I suppose I'm just a crusty old Marine who likes his combat tools to be in common calibers. I guess I don't see the need to emulate .308 or .45-70 performance when I already have them. You won't catch me climbing any mountains above where the elk is. :D
Well that why this is the good 'ol US of A! You can have 10 calibers based off of 1 lower, or 10 different guns!

Lloyd Smale
January 3, 2012, 07:41 AM
Ive got one and belive me the game ive shot with it sure didnt think it was a joke. The biggest was a 1600lb water buffalo my wife shot with it. Ive know and have heard the ammo shortage statements. I went though it myself trying to find brass earlier. I could care less about ammo shortages as anyone that wants to shoot any of these big ars enough to really enjoy it needs to reload and now starline is selling brass so its easy to get. Other then that your the first i ever heard call it a joke. It pushes a 50 cal bullet faster then a 500 linebaugh max or a 500 smith! Loaded properly it will kill any animal in the world. Why chose it over a 458, because there isnt a 60 beowulf!

Tirod
January 3, 2012, 09:50 AM
If more power than the 5.56 is needed, sure, you can move up to .308. But, that is exactly the point - a .308 rifle is also two pounds heavier to handle the power, cartridge length, and recoil.

The mililtary decided .308 was too much, and unnecessary in combat out to 500m. Downsizing meant they could increase the ammo load of the soldier another two pounds, plus he'd shoot it more often and more accurately because recoil was half. For combat, more bullets in the air means more hits, and that means the enemy can't fight as effectively.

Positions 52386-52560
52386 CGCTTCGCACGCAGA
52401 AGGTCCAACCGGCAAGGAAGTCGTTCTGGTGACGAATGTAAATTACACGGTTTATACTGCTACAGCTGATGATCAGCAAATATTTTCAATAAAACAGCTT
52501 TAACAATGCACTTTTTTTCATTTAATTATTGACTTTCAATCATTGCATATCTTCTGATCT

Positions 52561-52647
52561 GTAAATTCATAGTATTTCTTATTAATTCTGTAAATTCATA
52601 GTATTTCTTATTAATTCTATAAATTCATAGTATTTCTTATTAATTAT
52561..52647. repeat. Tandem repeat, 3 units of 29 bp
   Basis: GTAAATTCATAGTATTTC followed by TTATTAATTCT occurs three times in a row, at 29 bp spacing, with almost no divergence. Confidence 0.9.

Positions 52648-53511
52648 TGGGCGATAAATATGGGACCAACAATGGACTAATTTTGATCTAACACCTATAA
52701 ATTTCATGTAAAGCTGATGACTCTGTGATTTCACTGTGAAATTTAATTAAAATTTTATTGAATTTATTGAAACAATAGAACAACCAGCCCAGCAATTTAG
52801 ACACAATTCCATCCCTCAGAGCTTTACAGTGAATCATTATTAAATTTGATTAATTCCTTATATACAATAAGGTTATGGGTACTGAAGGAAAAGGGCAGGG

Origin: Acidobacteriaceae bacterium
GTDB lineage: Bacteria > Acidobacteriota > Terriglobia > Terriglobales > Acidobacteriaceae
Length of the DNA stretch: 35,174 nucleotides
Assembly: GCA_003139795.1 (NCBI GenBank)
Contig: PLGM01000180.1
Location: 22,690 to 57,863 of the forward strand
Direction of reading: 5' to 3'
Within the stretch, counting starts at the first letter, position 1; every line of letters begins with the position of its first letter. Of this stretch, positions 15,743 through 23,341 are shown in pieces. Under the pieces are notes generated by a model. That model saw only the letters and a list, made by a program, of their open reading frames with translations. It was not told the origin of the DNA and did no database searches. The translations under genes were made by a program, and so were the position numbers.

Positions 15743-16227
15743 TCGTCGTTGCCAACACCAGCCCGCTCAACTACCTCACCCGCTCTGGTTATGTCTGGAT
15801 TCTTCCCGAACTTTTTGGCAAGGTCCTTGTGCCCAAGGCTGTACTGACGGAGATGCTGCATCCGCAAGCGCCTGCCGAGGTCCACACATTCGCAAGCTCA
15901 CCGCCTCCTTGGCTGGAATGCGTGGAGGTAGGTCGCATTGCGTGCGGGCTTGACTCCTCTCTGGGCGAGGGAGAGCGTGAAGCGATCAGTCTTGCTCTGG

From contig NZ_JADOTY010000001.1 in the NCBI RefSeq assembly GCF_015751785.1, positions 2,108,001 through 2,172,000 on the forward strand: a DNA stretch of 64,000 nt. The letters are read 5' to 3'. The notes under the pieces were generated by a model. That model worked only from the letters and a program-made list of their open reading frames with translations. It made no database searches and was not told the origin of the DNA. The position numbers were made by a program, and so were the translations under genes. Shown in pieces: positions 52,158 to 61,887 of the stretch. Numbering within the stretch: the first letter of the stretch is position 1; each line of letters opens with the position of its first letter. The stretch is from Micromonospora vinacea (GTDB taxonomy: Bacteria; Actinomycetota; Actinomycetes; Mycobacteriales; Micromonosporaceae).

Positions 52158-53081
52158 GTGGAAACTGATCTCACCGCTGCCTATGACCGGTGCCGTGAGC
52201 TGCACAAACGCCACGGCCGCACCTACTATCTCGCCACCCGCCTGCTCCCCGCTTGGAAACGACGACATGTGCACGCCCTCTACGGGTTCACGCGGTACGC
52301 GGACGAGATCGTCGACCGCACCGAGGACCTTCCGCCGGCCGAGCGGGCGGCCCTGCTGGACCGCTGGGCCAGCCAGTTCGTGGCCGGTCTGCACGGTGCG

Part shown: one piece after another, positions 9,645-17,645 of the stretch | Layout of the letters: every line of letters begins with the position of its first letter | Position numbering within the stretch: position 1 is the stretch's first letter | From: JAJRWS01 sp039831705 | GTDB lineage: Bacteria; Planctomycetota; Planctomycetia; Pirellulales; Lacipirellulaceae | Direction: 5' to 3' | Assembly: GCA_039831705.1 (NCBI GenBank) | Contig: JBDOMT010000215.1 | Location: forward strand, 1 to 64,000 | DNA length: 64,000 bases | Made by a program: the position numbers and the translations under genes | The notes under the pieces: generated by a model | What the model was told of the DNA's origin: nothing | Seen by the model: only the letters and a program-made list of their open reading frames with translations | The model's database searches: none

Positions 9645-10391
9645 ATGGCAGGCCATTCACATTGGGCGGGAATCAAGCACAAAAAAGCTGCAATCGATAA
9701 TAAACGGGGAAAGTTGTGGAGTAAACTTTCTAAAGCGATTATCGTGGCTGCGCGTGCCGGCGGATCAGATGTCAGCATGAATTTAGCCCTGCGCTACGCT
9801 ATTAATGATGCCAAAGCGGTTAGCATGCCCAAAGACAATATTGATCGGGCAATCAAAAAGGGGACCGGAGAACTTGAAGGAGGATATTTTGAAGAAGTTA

For American hunters, moving up to an alternate caliber means they get 40% more power, reducing lost game and being more ethical hunters. It makes the AR15 a medium game rifle, and deer hunting is America's #1 game animal. In some states, it means the gun is legal, whereas 5.56 would have got them, the gun, their vehicle, and their wallet jail time.

Hunting with an AR, as opposed to the .30-30 lever? Its more accurate, has more range, more power down range in an alternate caliber, is easier and safer to load and unload, doesn't force you to chamber every round and nick up the ogives unloading, allows any optic to be mounted on a secure rail directly over the action, is more durable, takes less maintenance, and much more weatherproof. Take an AR out in freezing rain, and you don't even have to wipe it down at the end of the day, the stock won't swell or anodizing rust. Neglect a lever action like that and it may not even function the next day.

AR's and alternate calibers work just fine, we have good reason to use them. My 6.8SPC dissipator has a long life ahead of it, and I can find ammo on the shelf at Academy, even in SW Missouri.

BTW, it reopens in a couple of weeks, not bad for being completely destroyed last May.

InkEd
January 3, 2012, 11:20 AM
Funny you mention the 6.8SPC because it is probably the best of all the "new" AR-calibers.

jerkface11
January 3, 2012, 12:50 PM
I'm using one of the olympic 25wssm uppers since hunting regs in arkansas would make anything over 30 cal useless for most of the year.